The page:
Financial Innovation in the Management of Catastrophe Risk
Introduction: Catastrophic events such as hurricane and earthquakes are the dominant source of risk for many property casualty insurers. Primary insurers usually limit the scale and geographic scope of their operations in order to focus on core competencies such as marketing, underwriting and loss control. But his often leaves them without sufficient geographic spread to diversify catastrophe risk.
The traditional hedge for the primary insurer is reinsurance. Specialist reinsurers achieve a spacial spread of risk and can therefore bear catastrophe risk that is undiversifiable to the primary. But the transaction costs associated with reinsurance, and therefore premiums, are high. High premiums, coupled with the fact that catastrophe losses exhibit little correlation with capital market indices, has attracted considerable activity in Wall Street in searching for new instruments that securitize catastrophe risk. Indeed many players are now talking of catastrophe risk being a new “asset class” and new instruments such as catastrophe options and catastrophe bonds are starting to appear.
The rationale for these new instruments is usually developed as follows. Recent catastrophe events such as Hurricane Andrew and the Northridge earthquake have imposed costs on the insurance industry of an order of magnitude not thought possible only a decade ago. More sophisticated modeling now presents potential losses to the industry of $50 billion or more. Examples would be Andrew hitting Miami, a major quake on the New Madrid Fault and a repeat of the 1906 San Francisco earthquake. These events could wipe out 25% or more of the entire industry’s net worth which currently is in the order of $200 billion. Two such events, or one such event combined with continued mass tort claims (e.g. successful plaintiff claims in tobacco litigation) could cripple the whole industry. However, losses of this size would hardly cause a ripple in capital markets. The U.S. capital market currently currently consists of securities representing some $13 trillion of investor wealth and the loss scenarios cited above amount to less than one standard deviation of daily trading volume.
Presentations by merchant bankers, reinsurance brokers and others have echoed this potential for diversifying catastrophe risk within the capital market. The high transactions costs of reinsurance offers potential for hedging instruments to be offered to primary insurers that are both competitive with current reinsurance and which offer investors high rates of return. Moreover, since catastrophe risk is uncorrelated with market indices, the benchmark for such investments is just the risk free rate.
Pricing new instruments requires that the expected loss be estimated with some. Until recently, insurers and reinsurers had a comparative advantage in information on catastrophic events. But in the past decade a number of modeling firms have developed models that combine seismic and meteorological information with data on the construction, siting, and value of individual buildings. These models can be used to simulate the economic effects of many thousands of storms and earthquakes. Although such models are used by the insurance firms and reinsurers, mainly for loss estimation and re-balancing their exposure, the same models are now available to other companies and investors.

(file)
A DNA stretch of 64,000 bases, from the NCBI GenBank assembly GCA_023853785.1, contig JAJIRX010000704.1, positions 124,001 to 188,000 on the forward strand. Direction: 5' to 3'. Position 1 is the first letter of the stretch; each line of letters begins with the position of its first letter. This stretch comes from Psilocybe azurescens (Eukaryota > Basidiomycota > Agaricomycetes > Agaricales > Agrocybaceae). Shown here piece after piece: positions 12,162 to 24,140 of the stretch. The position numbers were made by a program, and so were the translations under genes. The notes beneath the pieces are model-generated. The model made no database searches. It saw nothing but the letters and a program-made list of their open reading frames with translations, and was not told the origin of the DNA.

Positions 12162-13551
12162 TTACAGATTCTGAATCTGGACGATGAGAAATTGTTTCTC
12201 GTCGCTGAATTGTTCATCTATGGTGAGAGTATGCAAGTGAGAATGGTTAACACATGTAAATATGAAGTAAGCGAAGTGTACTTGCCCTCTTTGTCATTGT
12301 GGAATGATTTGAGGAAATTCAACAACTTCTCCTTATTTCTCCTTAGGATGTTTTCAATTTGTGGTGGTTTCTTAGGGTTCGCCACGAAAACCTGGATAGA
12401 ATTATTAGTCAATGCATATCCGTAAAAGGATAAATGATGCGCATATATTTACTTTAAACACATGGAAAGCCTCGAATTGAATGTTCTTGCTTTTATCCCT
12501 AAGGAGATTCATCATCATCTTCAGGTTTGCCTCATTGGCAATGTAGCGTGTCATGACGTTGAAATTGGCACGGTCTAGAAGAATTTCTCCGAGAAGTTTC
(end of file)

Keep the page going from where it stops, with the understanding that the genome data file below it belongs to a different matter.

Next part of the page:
The arrival of the modelers and their models is eroding the comparative information advantage of insurers and reinsurers and opening the door to new players. Insurers will retain their comparative advantage over, say, merchant banks in related insurance services such as marketing, underwriting and loss settlement facilities. But the stage has been set for an unbundling of insurance products with insurers retaining marketing underwriting and settlement services and risk bearing by-passing the reinsurance industry and being provided more directly from the capital market.
But the combination of high transaction costs for reinsurance and the vast capacity of the capital market for diversification, is not sufficient to ensure the success of these new instruments. The costs associated with reinsurance do not necessarily reflect monopoly rent. Relationships between primary insurers and reinsurers involve moral hazard; the relationship relaxes the incentive for the insurer to underwrite carefully or to settle claims efficiently. Consequently, the reinsurer will monitor the primary. Moreover, long term relationships are often formed to counter such expropriation. The apparently high transaction costs of reinsurance may simply reflect the resolution of moral hazard. If new instruments such as catastrophe options and bonds are to compete successfully with reinsurance, they must be able resolve incentive conflicts between the primary insurer and the ultimate risk bearer. Indeed, if moral hazard is not resolved, using past insurance loss data to estimate the potential returns for purchasers of catastrophe bonds, etc, is spurious.
The purpose of this paper is to examine and categorize new catastrophe hedging instruments. These instruments will then be compared with traditional risk management strategies adopted by primary insurers in order to compare their relative efficiency at resolving incentive conflicts. Each instrument offers a different combination of credit risk, basis risk and moral hazard. For example, catastrophe reinsurance is subject to significant credit risk and moral hazard, but does not encounter significant basis risk. I will argue that the differential performance of the traditional and new instruments offers primary insurers with a richer portfolio of risk management strategies, though no strategy is dominant in its performance on all three criteria.
Updated February 29, 2000
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